The appearances of Fury and Matt seemed redundant (though I imagine it was setting us up for future storylines, I suspect I am not engaged enough to pursue them), though I did quite like the inclusion of Yelena her constant 'to the rescue' appearances were a bit deus ex machina....more
In this graphic novel Natalya, aka The Black Widow has retired from her life as a spy for Nick Fury and is living in a desert in America on her own teIn this graphic novel Natalya, aka The Black Widow has retired from her life as a spy for Nick Fury and is living in a desert in America on her own terms. Then someone comes along and unkindly tried to kill her. This does not go well for him of course and the black widow concludes that he was sent to assassinate her (Which, I have to say, is a MASSIVE leap of interpretive logic, given the numbers of uncaught serial killers estimated to be at large in the US and operating on deserted roads, targeting single, hot females) but of course she is right because, well, comic book logic.
She collects an ex-spy who owes her a favor and goes searching for the rhyme and reason of it all.
This is a pretty well written story and I enjoyed it, some back story for Black Widow which was an engrossing theme, well done and interesting. Watching her as a loose canon was also enjoyable because it is so different to watching her be a SHIELD operative.
The artwork was, I regret to say, pretty patchy: At times beautiful and dynamic at other times it was lazy and often very formulaic. Those times it was beautiful though you end up with genuinely haunting images, such as the fade to sepia frames and minimalist line drawing of Black Widow training program transitioning through to the stark, bright colours and heavy black outlines of modern day Natalya's relisation of how she was made.
Also, beware; this book is one of two and I read it second. I blame Marvel, they are big enough to label properly and not everyone surfs the net every time they pick up something to read.
A word on the story line based on other reviews: If this story really is trying to be feminist, it fails dismally. The 'we hate all men, they are all scumbags' made me roll my eyes, the lesbian cop stereotype was, indeed, stereotypical also black widows being phenomenally induced to be subservient to men, while having a useful reason for being as a plot element was otherwise lame. I also resented that Black Widows complex, interesting relationship with Nick Fury had been trivialised so badly.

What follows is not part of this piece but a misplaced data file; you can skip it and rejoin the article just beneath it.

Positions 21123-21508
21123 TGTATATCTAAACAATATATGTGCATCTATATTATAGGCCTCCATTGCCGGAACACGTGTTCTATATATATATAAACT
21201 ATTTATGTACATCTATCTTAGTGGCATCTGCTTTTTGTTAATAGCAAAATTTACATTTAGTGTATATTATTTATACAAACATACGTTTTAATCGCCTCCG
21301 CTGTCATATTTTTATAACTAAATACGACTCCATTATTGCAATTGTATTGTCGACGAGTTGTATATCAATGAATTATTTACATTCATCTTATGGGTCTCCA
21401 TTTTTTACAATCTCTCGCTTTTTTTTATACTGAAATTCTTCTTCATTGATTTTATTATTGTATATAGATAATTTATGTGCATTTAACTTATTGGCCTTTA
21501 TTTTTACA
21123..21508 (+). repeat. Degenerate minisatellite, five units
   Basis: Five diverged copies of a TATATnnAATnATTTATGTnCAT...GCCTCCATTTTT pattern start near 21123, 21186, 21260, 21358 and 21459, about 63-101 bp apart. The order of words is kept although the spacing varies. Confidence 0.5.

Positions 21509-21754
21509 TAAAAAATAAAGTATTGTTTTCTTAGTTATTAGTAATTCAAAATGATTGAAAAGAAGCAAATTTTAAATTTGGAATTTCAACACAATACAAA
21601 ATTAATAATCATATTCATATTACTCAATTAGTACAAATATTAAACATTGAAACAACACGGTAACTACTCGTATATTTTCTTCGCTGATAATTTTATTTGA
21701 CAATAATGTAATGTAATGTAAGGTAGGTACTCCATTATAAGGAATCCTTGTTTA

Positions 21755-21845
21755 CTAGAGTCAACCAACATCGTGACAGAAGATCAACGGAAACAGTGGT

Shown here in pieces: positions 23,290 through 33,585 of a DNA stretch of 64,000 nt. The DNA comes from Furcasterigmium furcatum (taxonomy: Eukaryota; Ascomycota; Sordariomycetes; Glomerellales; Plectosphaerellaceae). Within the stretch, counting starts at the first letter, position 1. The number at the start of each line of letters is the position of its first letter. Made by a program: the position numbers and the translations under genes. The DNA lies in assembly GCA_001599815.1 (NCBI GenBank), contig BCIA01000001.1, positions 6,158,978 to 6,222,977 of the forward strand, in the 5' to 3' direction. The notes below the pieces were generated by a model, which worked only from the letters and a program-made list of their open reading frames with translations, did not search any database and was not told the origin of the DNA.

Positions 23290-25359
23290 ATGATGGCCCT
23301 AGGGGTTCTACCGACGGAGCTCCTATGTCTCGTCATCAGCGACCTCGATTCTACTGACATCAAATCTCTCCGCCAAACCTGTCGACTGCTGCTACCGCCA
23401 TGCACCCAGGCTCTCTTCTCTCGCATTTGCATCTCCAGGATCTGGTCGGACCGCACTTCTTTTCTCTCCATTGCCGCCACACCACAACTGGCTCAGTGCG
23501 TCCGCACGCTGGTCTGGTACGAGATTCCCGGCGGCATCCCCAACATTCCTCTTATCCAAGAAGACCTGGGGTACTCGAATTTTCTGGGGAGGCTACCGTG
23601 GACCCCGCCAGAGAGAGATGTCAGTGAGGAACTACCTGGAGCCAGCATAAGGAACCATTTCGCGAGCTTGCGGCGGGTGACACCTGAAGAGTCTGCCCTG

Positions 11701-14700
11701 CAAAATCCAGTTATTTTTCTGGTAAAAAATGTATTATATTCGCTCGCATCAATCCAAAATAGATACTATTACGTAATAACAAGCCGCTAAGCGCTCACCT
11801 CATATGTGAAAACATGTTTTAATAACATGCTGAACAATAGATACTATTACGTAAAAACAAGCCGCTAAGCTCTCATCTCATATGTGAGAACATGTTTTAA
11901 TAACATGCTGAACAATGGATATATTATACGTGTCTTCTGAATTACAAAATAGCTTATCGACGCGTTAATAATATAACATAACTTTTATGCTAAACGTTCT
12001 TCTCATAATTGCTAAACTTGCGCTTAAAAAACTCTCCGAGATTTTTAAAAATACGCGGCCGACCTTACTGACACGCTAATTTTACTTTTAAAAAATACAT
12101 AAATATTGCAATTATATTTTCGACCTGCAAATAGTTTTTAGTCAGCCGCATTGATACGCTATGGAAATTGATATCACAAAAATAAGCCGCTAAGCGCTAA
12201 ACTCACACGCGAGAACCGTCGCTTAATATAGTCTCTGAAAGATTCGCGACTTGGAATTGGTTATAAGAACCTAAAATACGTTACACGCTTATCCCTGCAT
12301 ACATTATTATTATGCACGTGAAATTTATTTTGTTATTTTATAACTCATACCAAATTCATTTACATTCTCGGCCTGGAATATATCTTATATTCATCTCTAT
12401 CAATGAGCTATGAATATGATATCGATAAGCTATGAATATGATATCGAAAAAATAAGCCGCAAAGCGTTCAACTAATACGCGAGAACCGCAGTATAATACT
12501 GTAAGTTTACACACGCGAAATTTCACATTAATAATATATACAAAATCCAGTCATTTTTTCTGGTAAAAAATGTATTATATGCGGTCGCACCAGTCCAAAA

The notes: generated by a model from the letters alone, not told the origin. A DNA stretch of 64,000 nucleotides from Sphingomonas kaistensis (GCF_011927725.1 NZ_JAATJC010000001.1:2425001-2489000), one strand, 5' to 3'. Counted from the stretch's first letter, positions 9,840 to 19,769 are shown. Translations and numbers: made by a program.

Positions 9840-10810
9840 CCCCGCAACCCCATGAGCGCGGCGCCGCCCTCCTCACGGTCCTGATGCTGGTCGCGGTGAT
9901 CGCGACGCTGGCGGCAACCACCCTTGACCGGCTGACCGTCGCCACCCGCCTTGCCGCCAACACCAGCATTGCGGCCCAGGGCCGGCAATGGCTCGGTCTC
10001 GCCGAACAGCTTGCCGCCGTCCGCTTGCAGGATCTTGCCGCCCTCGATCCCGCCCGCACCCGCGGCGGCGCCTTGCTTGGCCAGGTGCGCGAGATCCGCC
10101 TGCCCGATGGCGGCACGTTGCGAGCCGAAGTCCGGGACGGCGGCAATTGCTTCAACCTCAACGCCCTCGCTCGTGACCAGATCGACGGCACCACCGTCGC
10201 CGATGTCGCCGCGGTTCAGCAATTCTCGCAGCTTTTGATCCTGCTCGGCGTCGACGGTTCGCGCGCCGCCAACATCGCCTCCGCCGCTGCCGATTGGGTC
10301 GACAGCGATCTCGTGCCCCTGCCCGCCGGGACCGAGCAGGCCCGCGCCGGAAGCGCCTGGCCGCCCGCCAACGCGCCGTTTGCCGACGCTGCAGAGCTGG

I only mention the 'strong female'/feminist aspect because you cant seem to read a review without it being mentioned. That said, in my opinion Marvel stories and superhuman women in general are not suited to being interpreted that way at all and this story is no exception. Black widow, with her skin tight outfits and biologically unfeasible small waist is really an idealised fantasy (even when she is not being drawn with her ass stuck out at those ridiculous angles that comics favour for women). It is what it is, I like the genera and I ind of think that anyone who can't cope with the fantasy element should go read something else.
This was a very nice story of a future Slayer, an effective cyberpunk comic with lashings of Shadowrun.
The graphic novel of Fray will work as well forThis was a very nice story of a future Slayer, an effective cyberpunk comic with lashings of Shadowrun.
The graphic novel of Fray will work as well for readers that were never into Buffy or Angel as it will for those who were fans. There are a couple of small nods to the Slayers that have gone before but there is no real need to know their stories.
Fray lives in a future slum, in a future world where she makes a living by theft 'grabbing' for a mutated crime boss. She has never heard of Vampires but she hates 'lurks', she thinks little of her super strength and flexibility because she lives in a world with plenty of augmented people 'pumps' who can match her. And given the mutations around her she does not freak out when a demon appears in her flat to tell her she is the Slayer...
The graphics are dynamic and quite beautiful in their own right as well as perfectly complementing Joss Whedon's story....more
A fascinating, convoluted science fiction novel with an ending I certainly never saw coming.
Our protagonist, Zakalwe, is an agent working for a nebuloA fascinating, convoluted science fiction novel with an ending I certainly never saw coming.
Our protagonist, Zakalwe, is an agent working for a nebulously defined group called the 'Culture'. Their stated objective to change the destinies of planets and societies to suite the long term goals of the Culture. While they are represented through the book as humane and guiding societies to 'better' evolution, as a reader one remains unconvinced. We see these machinations through the eyes of Zakalwe who is used, basically, as a warmonger when military action is the tool most useful to the Culture.
Throughout the story we see a lot of the wars, campaigns, bloodshed and intrigue and that is a rollicking good bit of science fiction/space opera or the fighting kind. The story is also built carefully with interconnected, non-linear experiences of our protagonist as his history and background are slowly built up to the fascinating ending.
Thoroughly recommend to anyone who likes the genera, though I suspect the non-linear storytelling is not for everyone as one is occasionally confused as to what part of the timeline one is in. Personally I mostly liked the way this made for a more intriguing reading experience, I thought it worked very well here.
This was the first in the series I read and although it is actually the third in the series it is well enough written that reading out of sequence is just fine....more